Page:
By Scott Hambrick, Reader-In-Chief
In The Republic, the greatest bit of political thought ever written, Plato asks us all, “What is Justice?”
In The Republic, we read that justice could be giving people what is theirs, the rule of the many, that which the strongest demand, and more. People have wrestled with this text and the problems it presents for thousands of years. We still don’t REALLY know how one “does justice.” I think we do know that justice comes into play in every single human interaction.
Cut a candy bar in two pieces so two people can share. What’s the just way to do this? Don’t say cutting it in equal pieces is justice. Cutting it exactly in half doesn’t take into account the size, hunger, or affinity for chocolate of the two who will share. Maybe one of the people is deathly allergic to chocolate. Don’t give him any. Cutting it in half damned sure doesn’t take into account who worked for the money that was given for the candy bar. See, we don’t know what justice is.
If you don’t REALLY know what justice is, how do you make decisions about candy bar sharing? When you don’t know what justice is, you are necessarily unjust in your decision making. I hope I don’t have to write more to show that small things like candy bar sharing, and bigger things like the trolley problem (is it better to purposely kill one to save 2 or more from natural disaster, or to let nature take its course?) all lead to the same conclusion: every value judgment we make concerning human life is governed by our notions of justice whether they are right or wrong.
We are thousands of years into this, and we don’t even have a good heuristic for dealing with humans. Heuristics are models we use for thinking about problems. Heuristics give us a quick and dirty way to make good decisions. Heuristics aren’t 100% accurate, but give us most of the information we need to get to good answers. Educated guesses and rules of thumb are types of heuristics, and I believe any heuristic involving the interpersonal needs to be based in justice.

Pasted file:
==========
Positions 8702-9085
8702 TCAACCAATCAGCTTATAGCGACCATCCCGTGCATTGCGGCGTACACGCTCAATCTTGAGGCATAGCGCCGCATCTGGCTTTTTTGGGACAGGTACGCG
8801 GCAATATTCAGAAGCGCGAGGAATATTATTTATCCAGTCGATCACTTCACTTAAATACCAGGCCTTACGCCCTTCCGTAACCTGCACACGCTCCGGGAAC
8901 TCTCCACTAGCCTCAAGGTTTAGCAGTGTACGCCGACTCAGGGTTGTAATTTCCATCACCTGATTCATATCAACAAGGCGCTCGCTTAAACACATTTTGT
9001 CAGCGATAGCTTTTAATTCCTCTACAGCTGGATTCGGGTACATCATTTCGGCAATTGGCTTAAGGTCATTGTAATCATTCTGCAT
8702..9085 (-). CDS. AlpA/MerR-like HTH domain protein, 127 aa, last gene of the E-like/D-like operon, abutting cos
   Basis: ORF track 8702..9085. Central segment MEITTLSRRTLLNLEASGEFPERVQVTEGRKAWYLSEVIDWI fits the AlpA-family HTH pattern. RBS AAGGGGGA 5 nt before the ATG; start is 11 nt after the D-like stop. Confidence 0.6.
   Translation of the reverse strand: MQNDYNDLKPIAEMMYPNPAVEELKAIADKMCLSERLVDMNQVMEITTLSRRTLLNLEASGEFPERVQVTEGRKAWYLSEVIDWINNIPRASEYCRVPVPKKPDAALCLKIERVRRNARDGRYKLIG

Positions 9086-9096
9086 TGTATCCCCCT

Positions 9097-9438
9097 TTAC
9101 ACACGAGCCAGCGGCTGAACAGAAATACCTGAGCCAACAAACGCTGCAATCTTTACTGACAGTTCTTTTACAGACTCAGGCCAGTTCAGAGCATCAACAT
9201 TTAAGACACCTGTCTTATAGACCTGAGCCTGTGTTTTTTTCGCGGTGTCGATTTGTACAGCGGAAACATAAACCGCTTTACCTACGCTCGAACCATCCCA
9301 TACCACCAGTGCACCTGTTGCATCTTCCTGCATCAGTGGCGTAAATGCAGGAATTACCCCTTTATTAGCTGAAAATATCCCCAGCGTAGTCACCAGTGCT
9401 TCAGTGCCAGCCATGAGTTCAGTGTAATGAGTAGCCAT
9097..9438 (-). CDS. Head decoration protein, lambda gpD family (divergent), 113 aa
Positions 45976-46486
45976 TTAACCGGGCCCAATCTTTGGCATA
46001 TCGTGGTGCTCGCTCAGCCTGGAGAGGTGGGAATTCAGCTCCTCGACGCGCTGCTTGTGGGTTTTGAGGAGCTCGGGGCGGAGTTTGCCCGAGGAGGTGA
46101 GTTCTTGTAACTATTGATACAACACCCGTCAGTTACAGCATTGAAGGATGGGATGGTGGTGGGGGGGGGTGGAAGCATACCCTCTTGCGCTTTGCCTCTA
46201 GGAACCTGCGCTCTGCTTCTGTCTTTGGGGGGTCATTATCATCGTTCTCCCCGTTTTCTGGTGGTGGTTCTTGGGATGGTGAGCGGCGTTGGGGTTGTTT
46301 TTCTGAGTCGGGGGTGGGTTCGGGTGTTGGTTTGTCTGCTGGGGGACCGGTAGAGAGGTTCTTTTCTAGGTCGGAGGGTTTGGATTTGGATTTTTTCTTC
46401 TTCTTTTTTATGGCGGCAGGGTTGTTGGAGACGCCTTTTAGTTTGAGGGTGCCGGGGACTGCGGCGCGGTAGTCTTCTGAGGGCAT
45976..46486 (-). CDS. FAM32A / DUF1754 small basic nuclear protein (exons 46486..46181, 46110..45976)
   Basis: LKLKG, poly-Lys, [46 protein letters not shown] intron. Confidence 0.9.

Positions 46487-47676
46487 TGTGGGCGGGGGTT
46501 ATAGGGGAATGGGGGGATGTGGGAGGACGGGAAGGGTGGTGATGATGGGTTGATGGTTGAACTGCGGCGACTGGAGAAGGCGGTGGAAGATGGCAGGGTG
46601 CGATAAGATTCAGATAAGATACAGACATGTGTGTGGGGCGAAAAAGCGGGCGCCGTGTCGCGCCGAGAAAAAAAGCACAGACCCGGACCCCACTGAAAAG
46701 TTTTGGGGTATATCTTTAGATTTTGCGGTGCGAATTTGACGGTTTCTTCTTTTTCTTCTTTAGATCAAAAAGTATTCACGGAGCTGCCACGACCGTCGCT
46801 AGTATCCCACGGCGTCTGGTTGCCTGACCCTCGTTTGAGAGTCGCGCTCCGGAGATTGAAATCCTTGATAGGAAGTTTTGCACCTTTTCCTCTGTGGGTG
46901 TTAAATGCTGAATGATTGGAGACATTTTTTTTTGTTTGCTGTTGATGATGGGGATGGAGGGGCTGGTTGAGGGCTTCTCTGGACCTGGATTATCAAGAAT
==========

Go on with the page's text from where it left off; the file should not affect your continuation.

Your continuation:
We can’t use our intelligence to figure out the simple trolley car problem in a definitive way. Lives are at stake in this problem. We need to be 100% right 100% of the time. Why the hell are we going to turn loose an artificial intelligence on such problems?
Artificial intelligence will emerge from programming we humans have done. We’ll list a bunch of our best guesses about how to best make decisions, create heuristics from those, code it all up, load the kernel on some hardware, run thinkforyourself.exe and see what happens. Recursive AI will use the heuristics it was programmed with at the jump-off point to improve its “intelligence.” I don’t like this one bit.
Allen Barrow, a friend of mine, once told me, “Thought isn’t like travel. Where you start, dictates where you end up.” I think this is true. He also told me that, “You can’t fix your broken tools with your broken tools.” This sums it up. If we can’t prove to ourselves or an AI what the axiomatic truth is about justice, we can’t be sure of the justice of decisions we, or the AI, will make. Starting with the wrong idea about justice isn’t just doomed, it is doom itself.
I think our children are AI’s. Once thinkforyourself.exe runs in them, they have intellectual agency. It happens early, maybe at age two. Until we can reliably prove to our kids what justice is AND give them a heuristic they can use to always act justly, we have no business trying this with superfast computers. If a human is going to spiral out of control it normally takes 10-20 years after booting. The ultra-powerful computing AI of the future will be able to spiral out of control in milliseconds.
Let’s hold off on that until we can figure out how to do this with ourselves and children.